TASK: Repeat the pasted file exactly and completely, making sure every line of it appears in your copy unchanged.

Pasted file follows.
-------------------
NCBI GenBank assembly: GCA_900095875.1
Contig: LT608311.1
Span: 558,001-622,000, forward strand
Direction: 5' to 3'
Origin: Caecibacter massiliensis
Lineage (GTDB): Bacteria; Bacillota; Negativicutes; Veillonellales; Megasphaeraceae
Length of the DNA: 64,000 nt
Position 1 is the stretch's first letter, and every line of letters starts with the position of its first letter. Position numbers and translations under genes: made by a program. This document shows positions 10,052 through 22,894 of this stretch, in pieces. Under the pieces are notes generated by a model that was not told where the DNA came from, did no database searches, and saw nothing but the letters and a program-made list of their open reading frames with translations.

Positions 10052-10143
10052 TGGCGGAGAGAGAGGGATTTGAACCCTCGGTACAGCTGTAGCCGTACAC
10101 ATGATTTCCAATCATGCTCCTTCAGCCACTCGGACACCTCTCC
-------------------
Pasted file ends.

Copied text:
NCBI GenBank assembly: GCA_900095875.1
Contig: LT608311.1
Span: 558,001-622,000, forward strand
Direction: 5' to 3'
Origin: Caecibacter massiliensis
Lineage (GTDB): Bacteria; Bacillota; Negativicutes; Veillonellales; Megasphaeraceae
Length of the DNA: 64,000 nt
Position 1 is the stretch's first letter, and every line of letters starts with the position of its first letter. Position numbers and translations under genes: made by a program. This document shows positions 10,052 through 22,894 of this stretch, in pieces. Under the pieces are notes generated by a model that was not told where the DNA came from, did no database searches, and saw nothing but the letters and a program-made list of their open reading frames with translations.

Positions 10052-10143
10052 TGGCGGAGAGAGAGGGATTTGAACCCTCGGTACAGCTGTAGCCGTACAC
10101 ATGATTTCCAATCATGCTCCTTCAGCCACTCGGACACCTCTCC